One of the first questions that MSC participants ponder in the course is the curious one of “How would you treat a friend when they are struggling, when they fail or feel inadequate?” Typically, the responses flow quickly and fluidly when we contemplate that question. And then, when the question turns to how we typically treat ourselves in those very same situations, the responses are often starkly in contrast. Especially when considering something as seemingly innocuous as the tone of voice of our inner dialogue. Many find that their inner critic is harsh, demanding, dismissive and belittling (and often echoes with the pain of the voice of people from the past who have treated them in this way). They notice how it feels to be spoken to in this way and it can often be a revelation for people who have never actually considered how it feels to be talked to in this way.
This revelation is often reflected in comments by participants like “I would NEVER talk to someone else like this!” In fact, this phenomenon is more widespread than one might think. In fact, Dove recently dramatized this fact in a YouTube video where they asked women to write down the things they say to themselves about their appearance. They then set up public conversations between two women in cafes and restaurants where one woman said those same things out loud to her companion. Strangers nearby were horrified and, in some cases, actually interrupted the two actors to comment on how terrible it was that one person would speak to another in such a way!
The MSC program sets about to help participants begin to “warm up the inner conversation” and begin to cultivate a loving, tender, accepting attitude toward oneself, that motivates us out of a desire to be happy and free from suffering, rather than one of perfectionism, fruitless striving, fear and shame.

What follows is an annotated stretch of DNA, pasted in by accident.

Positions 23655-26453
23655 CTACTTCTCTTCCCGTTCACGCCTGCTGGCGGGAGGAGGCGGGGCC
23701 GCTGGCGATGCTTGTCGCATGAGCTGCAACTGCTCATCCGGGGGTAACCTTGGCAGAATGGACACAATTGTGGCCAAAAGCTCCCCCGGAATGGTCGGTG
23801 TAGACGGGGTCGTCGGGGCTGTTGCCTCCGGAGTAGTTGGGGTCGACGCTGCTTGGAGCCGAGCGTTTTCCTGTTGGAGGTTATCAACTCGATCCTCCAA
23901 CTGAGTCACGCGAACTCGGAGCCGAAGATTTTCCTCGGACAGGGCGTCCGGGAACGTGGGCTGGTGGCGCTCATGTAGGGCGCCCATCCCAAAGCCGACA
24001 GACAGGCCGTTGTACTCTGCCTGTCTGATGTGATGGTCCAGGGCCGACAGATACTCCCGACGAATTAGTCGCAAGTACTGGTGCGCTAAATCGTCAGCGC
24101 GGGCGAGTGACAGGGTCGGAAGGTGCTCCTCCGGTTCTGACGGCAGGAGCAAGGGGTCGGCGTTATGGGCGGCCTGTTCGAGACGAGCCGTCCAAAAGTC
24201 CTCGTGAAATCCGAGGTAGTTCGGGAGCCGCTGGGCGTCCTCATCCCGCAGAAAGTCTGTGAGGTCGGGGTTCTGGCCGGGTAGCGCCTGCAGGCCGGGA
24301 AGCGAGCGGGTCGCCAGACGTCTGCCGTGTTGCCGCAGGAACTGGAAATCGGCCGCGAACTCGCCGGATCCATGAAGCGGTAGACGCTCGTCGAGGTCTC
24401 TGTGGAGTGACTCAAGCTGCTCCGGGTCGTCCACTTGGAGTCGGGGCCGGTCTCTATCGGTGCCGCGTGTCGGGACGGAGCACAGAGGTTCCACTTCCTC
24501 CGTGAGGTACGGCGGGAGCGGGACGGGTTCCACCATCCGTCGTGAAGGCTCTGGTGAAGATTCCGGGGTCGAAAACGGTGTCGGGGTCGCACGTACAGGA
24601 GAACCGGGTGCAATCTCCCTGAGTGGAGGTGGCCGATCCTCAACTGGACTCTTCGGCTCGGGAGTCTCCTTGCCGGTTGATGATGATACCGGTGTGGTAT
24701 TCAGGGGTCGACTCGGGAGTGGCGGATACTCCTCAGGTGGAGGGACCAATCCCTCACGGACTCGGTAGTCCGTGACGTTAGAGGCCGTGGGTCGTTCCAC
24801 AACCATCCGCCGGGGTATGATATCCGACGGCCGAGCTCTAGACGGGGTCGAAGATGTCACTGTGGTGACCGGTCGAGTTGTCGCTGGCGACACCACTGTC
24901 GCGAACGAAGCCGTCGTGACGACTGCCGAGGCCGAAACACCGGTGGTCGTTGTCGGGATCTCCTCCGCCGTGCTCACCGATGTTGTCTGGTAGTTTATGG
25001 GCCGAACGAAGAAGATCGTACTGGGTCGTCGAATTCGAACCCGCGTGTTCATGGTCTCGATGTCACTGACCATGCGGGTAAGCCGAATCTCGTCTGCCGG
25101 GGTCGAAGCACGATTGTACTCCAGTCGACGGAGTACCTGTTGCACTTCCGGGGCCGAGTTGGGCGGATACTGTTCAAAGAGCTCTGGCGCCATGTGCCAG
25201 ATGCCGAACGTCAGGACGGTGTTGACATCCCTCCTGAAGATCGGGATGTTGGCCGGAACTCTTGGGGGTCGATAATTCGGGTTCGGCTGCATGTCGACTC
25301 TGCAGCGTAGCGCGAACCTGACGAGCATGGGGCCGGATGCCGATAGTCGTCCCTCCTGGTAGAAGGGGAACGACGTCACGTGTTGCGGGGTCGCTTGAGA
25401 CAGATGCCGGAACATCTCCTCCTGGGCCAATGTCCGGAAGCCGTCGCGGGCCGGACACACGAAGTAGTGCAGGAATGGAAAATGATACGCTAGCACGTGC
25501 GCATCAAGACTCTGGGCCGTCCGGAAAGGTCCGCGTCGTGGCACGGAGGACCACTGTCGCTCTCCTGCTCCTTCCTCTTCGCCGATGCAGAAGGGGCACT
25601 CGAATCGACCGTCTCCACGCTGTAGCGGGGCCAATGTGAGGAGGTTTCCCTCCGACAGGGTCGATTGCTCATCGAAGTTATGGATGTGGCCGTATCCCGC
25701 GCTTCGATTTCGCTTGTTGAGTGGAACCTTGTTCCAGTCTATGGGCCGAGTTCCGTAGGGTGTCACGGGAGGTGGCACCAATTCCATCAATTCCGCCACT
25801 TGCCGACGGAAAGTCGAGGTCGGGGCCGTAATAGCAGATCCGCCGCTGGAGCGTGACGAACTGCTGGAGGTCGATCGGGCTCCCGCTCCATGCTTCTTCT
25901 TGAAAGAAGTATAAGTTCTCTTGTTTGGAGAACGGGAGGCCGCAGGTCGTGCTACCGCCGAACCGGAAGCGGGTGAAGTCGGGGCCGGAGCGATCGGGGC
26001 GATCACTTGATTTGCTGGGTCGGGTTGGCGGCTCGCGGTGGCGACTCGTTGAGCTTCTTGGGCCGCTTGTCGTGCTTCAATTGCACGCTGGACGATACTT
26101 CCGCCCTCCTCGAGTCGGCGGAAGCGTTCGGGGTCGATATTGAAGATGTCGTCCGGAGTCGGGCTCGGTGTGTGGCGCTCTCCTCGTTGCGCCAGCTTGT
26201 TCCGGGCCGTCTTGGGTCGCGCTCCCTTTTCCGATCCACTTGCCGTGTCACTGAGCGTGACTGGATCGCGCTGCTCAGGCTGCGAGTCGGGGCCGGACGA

Early research on the program is promising and the huge existing body of research done by Kristin Neff and others already demonstrates a strong association between self-compassion and a huge variety of measures of well-being and good mental health, as well as the ability to make changes in unhealthy behavior, persist in the face of adversity, and to be perceived more positively in intimate relationships, just to name a few.
If you find it difficult to answer the fundamental question of Mindful Self-Compassion of “What do you need?” when you are feeling overwhelmed, afraid, sad or fearful, you might benefit from a greater ability to bring kindness to yourself and soothe yourself in these moments, as well as in your daily stressful life. Consider taking the Mindful Self-Compassion course to discover your compassionate inner voice and to find a way to meet yourself in the way in which you tend to meet others, reversing the Golden Rule and doing unto yourself what you would do (and say) to others!
Steve Hickman is the Executive Director of the Center for Mindful Self-Compassion. He is the Founder and Executive Director of the UCSD Center for Mindfulness, a program of community building, clinical care, professional training and research. Steve has taught Mindfulness-Based Stress Reduction (MBSR) for 15 years and has trained teachers of MBSR, Mindfulness-Based Cognitive Therapy (MBCT) and, more recently MSC as well. Having witnessed the transformation that is possible out of the practice of self-compassion, he has re-dedicated himself to the dissemination of MSC as one important way that we can relieve suffering everywhere and improve the quality of our world. He is married and has three grown children, affording him ample opportunities to practice what he teaches.